While the DOJ often investigates FARA violations, much of the difficulty prosecuting them stems from amendments made to the law in 1966 — that’s when the DOJ started favoring voluntary compliance over criminal charges. For example, foreign agents can ask the DOJ how FARA would apply to work they did or might do. Now, the DOJ even notifies potential violators, although a National Security Division spokesperson said notification isn’t required. Before 1966, 23 criminal FARA trials ended in guilty verdicts. Since then, only one has, although other defendants have pleaded guilty.
When Manafort’s lawyer, Jason Maloni, announced Manafort’s intent to retroactively register, he said Manafort had “received formal guidance recently from the authorities, and he is taking appropriate steps in response to the guidance.” Maloni declined to comment further.
Communication with the DOJ gives potential violators a chance to register as foreign agents retroactively, bringing them into compliance with the law. The department’s Criminal Resource Manual even calls compliance the “cornerstone” of its enforcement efforts. But retroactive registry doesn’t mean someone didn’t violate the law. “It’s an admission of guilt in some ways,” Oleynik said. “You’ve gone out and registered under the very act that you’re accused of violating.”
Then again, a foreign agent may have no reason to register with the DOJ if they think they’ll see a prison cell. So after registering, if they answer questions about who they were working for and hand over relevant documents, potential charges could disappear, Rosenstein said. The National Security Division doesn’t track how many cases they decline to prosecute, nor the reasons why, according to the Office of the Inspector General’s audit.
There’s another reason for the government to avoid filing FARA charges: Prosecuting criminal FARA charges can risk revealing counterintelligence information or surveillance techniques the government wants to keep on the down-low.
“There may be aspects of the case that you do not want to be declassified to prove that FARA violation because the actual information is more important than the prosecution,” said Bob Anderson, who served as executive assistant director of the FBI’s counterintelligence unit until December 2015.
In addition to Manafort, Flynn has also been scrutinized over disclosure of his ties to foreign governments. In December 2015, with sanctions already levied against Russia, Flynn was paid $45,000 to attend and speak at the 10th anniversary celebration of state-owned network RT, where he sat next to Putin. Flynn, however, mislead the Pentagon about the event when he applied to renew his security clearance last year, according to a letter released Monday by the top Democrat on the House Oversight Committee. Flynn also reportedly discussed the sanctions — and whether Trump would repeal them — with Russia’s ambassador to the U.S. Sergey Kislyak, before the election. And then Flynn lied about that conversation, which helped fuel his exit from the White House after just 24 days. In March, almost a month after Flynn resigned from Trump’s Cabinet, he disclosed over half a million dollars of work he did before Election Day as a foreign agent of Turkey.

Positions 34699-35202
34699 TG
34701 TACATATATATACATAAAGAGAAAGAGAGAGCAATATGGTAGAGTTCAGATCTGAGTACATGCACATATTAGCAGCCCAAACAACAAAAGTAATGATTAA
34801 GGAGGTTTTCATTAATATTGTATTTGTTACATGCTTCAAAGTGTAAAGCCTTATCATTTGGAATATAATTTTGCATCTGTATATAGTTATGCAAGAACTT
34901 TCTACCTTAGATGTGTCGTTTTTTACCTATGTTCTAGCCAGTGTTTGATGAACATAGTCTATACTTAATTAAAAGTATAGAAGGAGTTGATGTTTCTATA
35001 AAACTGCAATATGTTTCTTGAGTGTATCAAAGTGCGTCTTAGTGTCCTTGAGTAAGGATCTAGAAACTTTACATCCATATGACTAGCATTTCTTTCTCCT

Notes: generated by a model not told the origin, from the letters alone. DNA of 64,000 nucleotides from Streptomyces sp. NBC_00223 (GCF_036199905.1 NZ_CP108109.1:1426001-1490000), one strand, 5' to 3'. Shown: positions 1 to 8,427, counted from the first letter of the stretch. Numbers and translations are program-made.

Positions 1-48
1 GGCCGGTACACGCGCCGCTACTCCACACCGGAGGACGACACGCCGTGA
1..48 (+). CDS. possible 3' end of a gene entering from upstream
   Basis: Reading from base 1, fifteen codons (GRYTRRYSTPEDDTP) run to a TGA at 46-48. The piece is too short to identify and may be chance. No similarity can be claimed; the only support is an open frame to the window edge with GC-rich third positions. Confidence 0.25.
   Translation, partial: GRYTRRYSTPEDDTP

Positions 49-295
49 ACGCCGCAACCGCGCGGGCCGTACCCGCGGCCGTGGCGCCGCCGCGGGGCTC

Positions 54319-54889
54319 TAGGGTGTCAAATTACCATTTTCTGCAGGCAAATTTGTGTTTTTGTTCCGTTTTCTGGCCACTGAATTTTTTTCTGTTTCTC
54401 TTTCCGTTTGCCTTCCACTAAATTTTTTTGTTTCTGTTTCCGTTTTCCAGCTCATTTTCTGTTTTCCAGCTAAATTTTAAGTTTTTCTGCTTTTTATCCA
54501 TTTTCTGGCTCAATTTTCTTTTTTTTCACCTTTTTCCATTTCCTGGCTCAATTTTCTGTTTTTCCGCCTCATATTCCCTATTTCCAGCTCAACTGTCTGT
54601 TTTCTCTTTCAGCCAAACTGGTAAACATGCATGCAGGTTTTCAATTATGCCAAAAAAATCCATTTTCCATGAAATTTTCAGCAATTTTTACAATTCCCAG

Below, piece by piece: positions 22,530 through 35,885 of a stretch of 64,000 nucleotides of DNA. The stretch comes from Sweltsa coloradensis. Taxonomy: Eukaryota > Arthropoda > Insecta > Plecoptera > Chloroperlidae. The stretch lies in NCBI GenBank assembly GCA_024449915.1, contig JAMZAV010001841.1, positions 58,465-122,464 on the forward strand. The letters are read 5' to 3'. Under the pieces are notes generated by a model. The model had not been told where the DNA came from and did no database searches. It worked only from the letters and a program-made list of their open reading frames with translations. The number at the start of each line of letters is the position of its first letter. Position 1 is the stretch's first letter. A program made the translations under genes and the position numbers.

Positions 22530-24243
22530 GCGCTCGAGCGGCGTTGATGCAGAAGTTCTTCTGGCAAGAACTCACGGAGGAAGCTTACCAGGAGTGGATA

Flynn volunteered to testify in front of the Senate in exchange for immunity, which lawmakers reportedly rejected. Then, in a letter obtained by the Associated Press on Monday, Flynn’s lawyer rejected a Congressional subpoena, citing Flynn’s Fifth Amendment protection against self-incrimination. His lawyer didn’t respond to a request for comment.
Although neither has offered to register under FARA, allegations of ties to Russia also plague former Trump campaign advisers Roger Stone and Carter Page. The FBI reportedly obtained a warrant from the Foreign Intelligence Surveillance Court to surveil Page based on allegations of ties to Russia contained in the explosive dossier made public in January. The documents allege that Page met with senior Russian officials to discuss the sanctions on behalf of the Trump campaign.
While Page calls the allegations “such a joke that it’s beyond words,” he did admit to meeting and trading documents, which he claims were publicly available, with at least one Russian spy in 2013. During the campaign in July, Page also gave a graduation speech critical of the U.S. at a prestigious Moscow Institute, which reportedly caught the FBI’s attention.
Stone also admitted to communicating during Trump’s campaign with a Russian-affiliated hacker named “Guccifer 2.0,” who claims responsibility for the DNC hacks. But Stone called their conversations “completely innocuous.”
The Senate Intelligence Committee has asked both Stone and Page to preserve records and testify during hearings. They’ve both also volunteered to testify in front of the House.
In its audit critical of FARA enforcement, the Office of the Inspector General gave the National Security Division until March 31 to make more information about charges available to the public as well as establish a strategy for investigating noncompliant foreign agents.
When asked, a spokesperson for the National Security Division said the department “is in the process” of creating a document that explains their “comprehensive strategy.”